Anyway, apologies about the slight rant and now onto the actual play today. England won what looked like it could be an important toss and chose to bat first on a pitch that doesn’t look like it will have any demons in it for the first 3 days. Indeed looking at England’s slightly makeshift bowling attack, I absolutely felt that England needed to make hay whilst the sun shines and put some serious runs on the board, which with hindsight looks again like hope over reality. Naturally England’s openers had a bit of trouble with the new ball swinging around and Jennings was lucky to dropped by Rahane from a decent ball from Ishant; however after England looked to have seen off the new ball, then Cook got a good nut from Ashwin, who perhaps unfairly has been cast as a home track bully, that beat him all ends up. I know it has been mentioned around a million times before, but it now more than ever seems to be feast or famine with Cook, with his last few scores of 13, 46, 1, 70, 14, 2, 2, 5, 10, 39, 244*, 14, 7, 16, 37, 2, 17, 10, 23, 11, 243 highlighting this fact that his game has been wildly inconsistent over the past few years (though one could argue that he has been very consistent and that the big scores are getting fewer and fewer). Dmitri also pointed out that Cook is now 11 days older than Ian Bell was when he was jettisoned from the England team after months of whispers that his eyes and hunger had gone and after a period of diminishing returns, despite there being no obvious candidate to replace him. Now I’m not suggesting England jettison Cook at this point in time, but it always amuses me how certain individuals are totally immune from criticism even when presented with hard facts.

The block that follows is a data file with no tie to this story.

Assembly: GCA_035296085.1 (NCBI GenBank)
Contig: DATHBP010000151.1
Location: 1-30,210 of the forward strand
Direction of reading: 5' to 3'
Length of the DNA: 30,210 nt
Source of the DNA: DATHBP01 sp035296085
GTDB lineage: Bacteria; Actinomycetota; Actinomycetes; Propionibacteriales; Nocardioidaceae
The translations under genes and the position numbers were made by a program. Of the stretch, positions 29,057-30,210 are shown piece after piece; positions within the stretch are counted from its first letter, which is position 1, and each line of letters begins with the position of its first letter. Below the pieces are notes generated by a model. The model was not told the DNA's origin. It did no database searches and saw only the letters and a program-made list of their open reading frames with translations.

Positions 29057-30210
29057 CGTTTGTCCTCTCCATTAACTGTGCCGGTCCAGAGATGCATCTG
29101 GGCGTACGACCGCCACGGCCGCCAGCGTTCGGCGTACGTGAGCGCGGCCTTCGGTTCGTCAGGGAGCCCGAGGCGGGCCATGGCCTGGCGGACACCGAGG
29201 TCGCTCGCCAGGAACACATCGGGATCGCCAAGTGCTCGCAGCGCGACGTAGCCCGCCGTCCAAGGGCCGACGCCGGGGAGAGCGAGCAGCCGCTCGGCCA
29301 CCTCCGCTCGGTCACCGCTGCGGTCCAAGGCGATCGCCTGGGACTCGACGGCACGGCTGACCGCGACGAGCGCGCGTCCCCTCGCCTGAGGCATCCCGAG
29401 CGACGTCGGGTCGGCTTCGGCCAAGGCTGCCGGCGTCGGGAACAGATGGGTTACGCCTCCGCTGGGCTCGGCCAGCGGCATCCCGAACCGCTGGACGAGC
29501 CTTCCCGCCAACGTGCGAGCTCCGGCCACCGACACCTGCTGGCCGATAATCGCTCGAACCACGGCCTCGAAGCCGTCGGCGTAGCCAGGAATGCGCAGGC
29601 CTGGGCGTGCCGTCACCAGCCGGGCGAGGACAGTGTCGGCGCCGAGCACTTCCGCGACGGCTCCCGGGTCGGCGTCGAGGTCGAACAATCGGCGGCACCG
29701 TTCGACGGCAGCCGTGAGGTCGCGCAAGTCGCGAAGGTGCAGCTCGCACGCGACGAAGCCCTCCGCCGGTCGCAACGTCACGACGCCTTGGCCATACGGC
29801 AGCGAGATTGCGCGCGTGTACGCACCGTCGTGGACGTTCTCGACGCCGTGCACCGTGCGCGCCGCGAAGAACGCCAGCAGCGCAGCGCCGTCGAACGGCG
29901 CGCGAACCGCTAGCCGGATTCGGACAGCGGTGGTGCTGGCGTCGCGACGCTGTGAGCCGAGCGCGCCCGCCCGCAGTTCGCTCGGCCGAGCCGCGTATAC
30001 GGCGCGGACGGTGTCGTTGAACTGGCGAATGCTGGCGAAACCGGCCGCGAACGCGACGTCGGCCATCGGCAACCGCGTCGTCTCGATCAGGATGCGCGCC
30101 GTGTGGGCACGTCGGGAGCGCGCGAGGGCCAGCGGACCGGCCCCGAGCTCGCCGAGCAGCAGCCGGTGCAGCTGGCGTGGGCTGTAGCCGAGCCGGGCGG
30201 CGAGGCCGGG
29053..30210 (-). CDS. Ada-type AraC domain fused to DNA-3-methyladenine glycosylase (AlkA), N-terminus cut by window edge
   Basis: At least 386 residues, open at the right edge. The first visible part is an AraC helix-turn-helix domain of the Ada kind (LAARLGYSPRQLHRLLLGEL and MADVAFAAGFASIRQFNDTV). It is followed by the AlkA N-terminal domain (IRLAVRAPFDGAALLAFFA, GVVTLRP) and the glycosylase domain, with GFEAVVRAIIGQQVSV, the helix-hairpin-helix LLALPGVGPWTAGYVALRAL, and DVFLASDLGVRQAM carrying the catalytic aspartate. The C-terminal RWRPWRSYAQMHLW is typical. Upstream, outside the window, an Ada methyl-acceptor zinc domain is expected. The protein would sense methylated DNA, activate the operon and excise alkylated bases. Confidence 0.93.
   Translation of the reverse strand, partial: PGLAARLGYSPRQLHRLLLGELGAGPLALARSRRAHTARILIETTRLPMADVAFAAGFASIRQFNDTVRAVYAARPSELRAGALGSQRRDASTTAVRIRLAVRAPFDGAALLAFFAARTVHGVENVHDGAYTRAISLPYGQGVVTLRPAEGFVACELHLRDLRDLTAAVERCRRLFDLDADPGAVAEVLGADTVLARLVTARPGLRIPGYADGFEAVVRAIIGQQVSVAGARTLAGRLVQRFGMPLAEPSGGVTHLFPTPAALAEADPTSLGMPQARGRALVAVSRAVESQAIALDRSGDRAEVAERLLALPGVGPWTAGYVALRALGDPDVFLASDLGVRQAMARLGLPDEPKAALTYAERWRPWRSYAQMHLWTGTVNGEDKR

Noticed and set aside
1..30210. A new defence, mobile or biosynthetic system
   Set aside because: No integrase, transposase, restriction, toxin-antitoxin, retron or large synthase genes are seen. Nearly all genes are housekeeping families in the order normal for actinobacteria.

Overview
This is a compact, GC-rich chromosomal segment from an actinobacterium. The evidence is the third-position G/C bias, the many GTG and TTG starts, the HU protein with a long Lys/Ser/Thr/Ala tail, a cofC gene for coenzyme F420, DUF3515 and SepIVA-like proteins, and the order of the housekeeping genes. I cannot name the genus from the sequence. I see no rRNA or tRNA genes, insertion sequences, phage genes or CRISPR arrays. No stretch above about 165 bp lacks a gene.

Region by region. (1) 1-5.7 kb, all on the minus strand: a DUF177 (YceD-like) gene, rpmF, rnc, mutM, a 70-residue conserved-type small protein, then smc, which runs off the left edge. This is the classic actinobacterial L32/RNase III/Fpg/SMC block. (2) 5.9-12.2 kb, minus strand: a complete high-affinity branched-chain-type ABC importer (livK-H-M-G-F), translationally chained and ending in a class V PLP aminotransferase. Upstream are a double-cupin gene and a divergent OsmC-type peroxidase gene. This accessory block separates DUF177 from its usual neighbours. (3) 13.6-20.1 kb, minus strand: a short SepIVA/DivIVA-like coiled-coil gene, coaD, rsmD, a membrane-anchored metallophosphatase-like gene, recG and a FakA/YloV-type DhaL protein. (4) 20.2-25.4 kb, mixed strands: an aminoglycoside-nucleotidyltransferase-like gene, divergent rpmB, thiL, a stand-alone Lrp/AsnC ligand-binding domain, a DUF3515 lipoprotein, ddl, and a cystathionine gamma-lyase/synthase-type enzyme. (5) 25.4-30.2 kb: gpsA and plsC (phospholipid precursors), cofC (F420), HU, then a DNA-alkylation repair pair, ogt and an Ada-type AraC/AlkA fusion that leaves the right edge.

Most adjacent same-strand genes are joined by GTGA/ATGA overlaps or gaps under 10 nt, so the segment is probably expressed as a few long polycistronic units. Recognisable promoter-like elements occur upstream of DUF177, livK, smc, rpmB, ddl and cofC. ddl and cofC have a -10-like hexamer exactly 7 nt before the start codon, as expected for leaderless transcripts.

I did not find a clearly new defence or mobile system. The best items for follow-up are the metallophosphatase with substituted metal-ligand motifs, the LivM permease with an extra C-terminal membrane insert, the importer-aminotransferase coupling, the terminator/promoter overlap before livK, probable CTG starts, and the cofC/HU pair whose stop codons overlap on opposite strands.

England batted well for the rest of the session and went to lunch with relatively few scares and with Root and Jennings settled it did look like for a brief moment that England might be able to put a score on the board. Unfortunately that hope soon disappeared after lunch with the dismissals of Jennings, who can count himself mightily unlucky and then Malan who is looking less and less as the batsman that scored that century in Perth. I have been happy that the England team have given Malan a longer leash than some of his predecessors but we are now getting to the time where Malan now has to get a score in the next couple of innings or it’s likely he will playing county cricket before the end of the season. With England now 3 down with not much more than a 100 on the board, it was once again left to Messer’s Root and Bairstow to do their wine from water trick and again for a while, it looked like these 2 might have saved England’s bacon again. All was going well until both got out to completely needless dismissals with Root unnecessarily run out going for a 2nd run that was never there and then Bairstow chopping onto his stumps from a delivery that was never there to cut. I could easily mention the failure to once again convert a 50 into a match winning 100, but quite frankly it’s beginning to get a little boring now and something that the management needs to effect a change of mindset and quickly! Once Buttler and then Stokes were quickly dismissed by the Indian bowlers and despite a battling red inker for Curran, at 285-9, England are in the mire and well short of the 400 they needed to be competitive on what will remain a decent batting pitch for the next couple of days.